John Waters dirties up Christmas in Atlanta

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Legendary cult film auteur John Waters has gifted fans of the bizarre with delightfully sick cinema for decades with a slew of gay cult classics and unforgettable irreverence. So get ready for a one-man Christmas show like no other in Atlanta on Thursday at Variety Playhouse.

The gay icon and director first burst onto the scene with the 1964 short “Hag in a Black Leather Jacket.” Well known to legions of fans, he went on to write and direct films including, and by no means limited to, “Pink Flamingos,” “Female Trouble,” “Hairspray” and “Serial Mom.” And he’s done it while surrounding himself with his entourage of longtime friends – dubbed the “Dreamlanders” – including gay icons Divine, Mink Stole, Edith Massey, Debbie Harry and Ricki Lake.

Waters has also made a name for himself as a photographer, author, actor and stand-up comedian. In every medium, this self-proclaimed “Pope of Trash” spreads his gross-out gospel to the masses. For the last decade, Waters’ live one-man holiday comedy tour dishes on his crackpot Christmas obsessions.

Before he brings “A John Waters Christmas” to Atlanta promising to put the X in Xmas, we chatted with Waters about the seedy underbelly of Yuletide and what to expect at the show.

The sanctity of gracious Christmas gift exchange hasn’t been the same since Dawn Davenport (played by Divine) threw her epic cha-cha heels hissy fit in “Female Trouble.” Does her meltdown give us all permission to let loose on crappy presents?

I did it once when we used to give each other presents, like everybody had to bring a present to my Christmas party and there were a thousand presents there that everybody got for a nickel. One time I got a gift that I hated and I threw it out the window. I lived on the eighth floor, I could’ve killed somebody. It was a Rocky Balboa book.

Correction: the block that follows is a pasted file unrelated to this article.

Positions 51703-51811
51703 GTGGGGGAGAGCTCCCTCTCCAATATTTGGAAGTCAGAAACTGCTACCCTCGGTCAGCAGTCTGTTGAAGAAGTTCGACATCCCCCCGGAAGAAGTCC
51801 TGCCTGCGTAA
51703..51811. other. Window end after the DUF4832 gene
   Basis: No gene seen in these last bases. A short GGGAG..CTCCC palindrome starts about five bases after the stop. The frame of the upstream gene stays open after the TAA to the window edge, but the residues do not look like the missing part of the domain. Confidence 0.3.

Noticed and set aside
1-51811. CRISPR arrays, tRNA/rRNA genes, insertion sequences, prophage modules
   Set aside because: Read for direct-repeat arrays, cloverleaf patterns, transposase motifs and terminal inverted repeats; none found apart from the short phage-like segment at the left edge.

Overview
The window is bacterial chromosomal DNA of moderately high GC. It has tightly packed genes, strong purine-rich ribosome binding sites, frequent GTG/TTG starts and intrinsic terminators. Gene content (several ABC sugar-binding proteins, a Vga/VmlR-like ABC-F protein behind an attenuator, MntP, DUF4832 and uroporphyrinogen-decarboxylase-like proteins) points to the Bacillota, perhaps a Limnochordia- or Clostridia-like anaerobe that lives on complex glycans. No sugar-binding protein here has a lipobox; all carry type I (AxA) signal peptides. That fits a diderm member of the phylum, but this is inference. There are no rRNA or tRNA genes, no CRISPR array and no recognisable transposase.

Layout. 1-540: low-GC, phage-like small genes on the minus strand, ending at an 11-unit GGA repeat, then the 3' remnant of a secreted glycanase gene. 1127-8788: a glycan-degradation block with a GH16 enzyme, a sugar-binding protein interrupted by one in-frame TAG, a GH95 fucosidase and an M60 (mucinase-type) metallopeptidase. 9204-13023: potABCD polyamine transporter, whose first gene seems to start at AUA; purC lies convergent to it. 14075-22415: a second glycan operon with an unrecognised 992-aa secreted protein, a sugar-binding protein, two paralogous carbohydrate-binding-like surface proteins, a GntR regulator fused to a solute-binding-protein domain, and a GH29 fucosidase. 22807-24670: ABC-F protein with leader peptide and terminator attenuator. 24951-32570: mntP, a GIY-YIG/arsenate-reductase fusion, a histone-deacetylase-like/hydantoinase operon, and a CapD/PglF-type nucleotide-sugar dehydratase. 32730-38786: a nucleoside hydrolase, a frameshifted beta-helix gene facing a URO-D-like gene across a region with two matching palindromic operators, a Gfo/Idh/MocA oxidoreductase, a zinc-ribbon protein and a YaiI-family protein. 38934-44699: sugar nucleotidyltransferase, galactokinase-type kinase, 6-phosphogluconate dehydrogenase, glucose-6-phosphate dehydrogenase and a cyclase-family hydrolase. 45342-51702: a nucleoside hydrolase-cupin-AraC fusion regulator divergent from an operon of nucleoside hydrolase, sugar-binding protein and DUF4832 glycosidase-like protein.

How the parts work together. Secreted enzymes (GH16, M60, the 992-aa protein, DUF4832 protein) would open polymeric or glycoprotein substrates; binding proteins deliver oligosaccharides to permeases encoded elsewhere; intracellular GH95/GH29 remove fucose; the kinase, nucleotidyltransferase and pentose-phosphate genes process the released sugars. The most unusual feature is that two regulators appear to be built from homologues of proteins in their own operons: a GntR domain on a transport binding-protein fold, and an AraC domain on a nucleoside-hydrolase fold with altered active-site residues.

A Christmas tree did fall over on my grandmother, so there were some basic truths in that scene. Nobody knocked it over on her, nobody was screaming “Fuck you!” But many people have felt like that, when the parents force you – especially when you’re a juvenile delinquent – when you have to sit there and suffer on Christmas. So there was a little bit of me and every teenager in that scene, I think.

I mean, you don’t want to hurt people’s feelings. The only thing to me is it’s obvious you know you have no interest in the item and it’s obviously been re-gifted, like some business gift you know they got at work. Then, you can throw it out the window, yeah.

I’m against gift cards too, because I believe that means you think the other person’s stupid. Like you’re so lazy you don’t spend time. The present’s about the time you spend finding it, not the amount of money. Even if it just costs a nickel. Even better is when you find some rarity, some first-edition great paperback book of a novelization of a terrible movie. God, that’s even better! You spend time to find that kind of stuff.

What are a few new Christmas traditions that you’d love to see started to freshen up the holiday?

I can’t really criticize the commerciality of Christmas since I have the Christmas tour, really can I? I’m not doing it for free. But I do love the idea of crackheads going caroling in your neighborhood, because you can’t call the police if they ring your bell and start screeching on crack “Silent Night.”

I go often alone to live crèches, which I find are the creepiest, eeriest, Diane Arbus moments of my entire life. Don’t let your child be in a live crèche with straw and candles and mules that can kick them and child molesters. Don’t go near those things! So I always sit in the park and feel like a pervert watching.